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dc.contributor.authorMasters, Stacey
dc.contributor.authorElliott, S.
dc.contributor.authorBoyd, S.
dc.contributor.authorDunbar, J.A.
dc.identifier.citationMasters, S.C. and Elliott, S. and Boyd, S. and Dunbar, J.A. 2017. Using local clinical educators and shared resources to deliver simulation training activities across rural and remote South Australia and south-west Victoria: A distributed collaborative model. Australian Journal of Rural Health. 25 (5): pp. 311-316.

Problem: There is a lack of access to simulation-based education (SBE) for professional entry students (PES) and health professionals at rural and remote locations. Design: A descriptive study. Setting: Health and education facilities in regional South Australia and south-west Victoria. Key measures for improvement: Number of training recipients who participated in SBE; geographical distribution and locations where SBE was delivered; number of rural clinical educators providing SBE. Strategies for change: A distributed model to deliver SBE in rural and remote locations in collaboration with local health and community services, education providers and the general public. Face-to-face meetings with health services and education providers identified gaps in locally delivered clinical skills training and availability of simulation resources. Clinical leadership, professional development and community of practice strategies were implemented to enhance capacity of rural clinical educators to deliver SBE. Effects of change: The number of SBE participants and training hours delivered exceeded targets. The distributed model enabled access to regular, localised training for PES and health professionals, minimising travel and staff backfill costs incurred when attending regional centres. The skills acquired by local educators remain in rural areas to support future training. Lessons learnt: The distributed collaborative model substantially increased access to clinical skills training for PES and health professionals in rural and remote locations. Developing the teaching skills of rural clinicians optimised the use of simulation resources. Consequently, health services were able to provide students with flexible and realistic learning opportunities in clinical procedures, communication techniques and teamwork skills.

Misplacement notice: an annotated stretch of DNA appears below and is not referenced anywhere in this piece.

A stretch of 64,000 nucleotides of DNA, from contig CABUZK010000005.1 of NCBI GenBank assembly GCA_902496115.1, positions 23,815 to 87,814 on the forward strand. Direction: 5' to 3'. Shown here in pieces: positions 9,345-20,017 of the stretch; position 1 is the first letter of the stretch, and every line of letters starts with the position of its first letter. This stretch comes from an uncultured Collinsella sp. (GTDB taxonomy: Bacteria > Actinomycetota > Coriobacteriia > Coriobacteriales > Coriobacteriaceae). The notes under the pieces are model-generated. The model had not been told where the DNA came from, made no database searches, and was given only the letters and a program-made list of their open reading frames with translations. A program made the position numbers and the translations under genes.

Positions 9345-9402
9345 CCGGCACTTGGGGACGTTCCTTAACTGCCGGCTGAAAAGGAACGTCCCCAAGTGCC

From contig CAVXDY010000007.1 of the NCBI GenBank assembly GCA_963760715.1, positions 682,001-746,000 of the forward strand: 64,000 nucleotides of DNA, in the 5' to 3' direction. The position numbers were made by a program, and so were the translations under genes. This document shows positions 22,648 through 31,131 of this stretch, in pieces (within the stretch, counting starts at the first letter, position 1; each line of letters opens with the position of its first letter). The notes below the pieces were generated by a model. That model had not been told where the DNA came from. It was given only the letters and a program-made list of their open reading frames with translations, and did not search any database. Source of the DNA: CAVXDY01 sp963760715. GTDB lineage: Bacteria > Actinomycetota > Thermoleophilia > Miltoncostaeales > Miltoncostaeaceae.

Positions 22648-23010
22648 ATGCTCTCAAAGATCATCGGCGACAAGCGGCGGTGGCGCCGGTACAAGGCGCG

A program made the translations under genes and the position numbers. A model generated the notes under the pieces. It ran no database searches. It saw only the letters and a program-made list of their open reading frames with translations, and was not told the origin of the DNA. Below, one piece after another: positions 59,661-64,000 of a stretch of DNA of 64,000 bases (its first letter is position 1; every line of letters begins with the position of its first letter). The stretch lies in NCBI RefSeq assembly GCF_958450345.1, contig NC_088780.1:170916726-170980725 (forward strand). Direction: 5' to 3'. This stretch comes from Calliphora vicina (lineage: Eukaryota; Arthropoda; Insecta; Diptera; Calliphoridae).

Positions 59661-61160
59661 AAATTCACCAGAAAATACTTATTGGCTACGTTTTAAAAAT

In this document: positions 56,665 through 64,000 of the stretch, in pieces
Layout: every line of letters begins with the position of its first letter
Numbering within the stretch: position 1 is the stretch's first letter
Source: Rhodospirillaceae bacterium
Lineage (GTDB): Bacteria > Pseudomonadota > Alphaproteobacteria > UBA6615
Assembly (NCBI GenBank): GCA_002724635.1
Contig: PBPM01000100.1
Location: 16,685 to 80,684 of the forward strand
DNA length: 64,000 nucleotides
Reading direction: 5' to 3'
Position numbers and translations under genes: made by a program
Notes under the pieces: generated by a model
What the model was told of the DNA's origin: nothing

dc.subjectScience & Technology
dc.subjectLife Sciences & Biomedicine
dc.subjectPublic, Environmental & Occupational Health
dc.subjectclinical competencies
dc.subjectcontinuing professional development
dc.subjectprofessional entry
dc.subjectrural access
dc.subjectsimulation-based education
dc.titleUsing local clinical educators and shared resources to deliver simulation training activities across rural and remote South Australia and south-west Victoria: A distributed collaborative model
dc.typeJournal Article
dcterms.source.titleAustralian Journal of Rural Health
curtin.departmentSchool of Nursing, Midwifery and Paramedicine
curtin.accessStatusFulltext not available
curtin.facultyFaculty of Health Sciences
curtin.contributor.orcidMasters, Stacey [0000-0002-6733-6962]
curtin.contributor.researcheridMasters, Stacey [Q-4688-2019]
curtin.contributor.scopusauthoridMasters, Stacey [24076851100]

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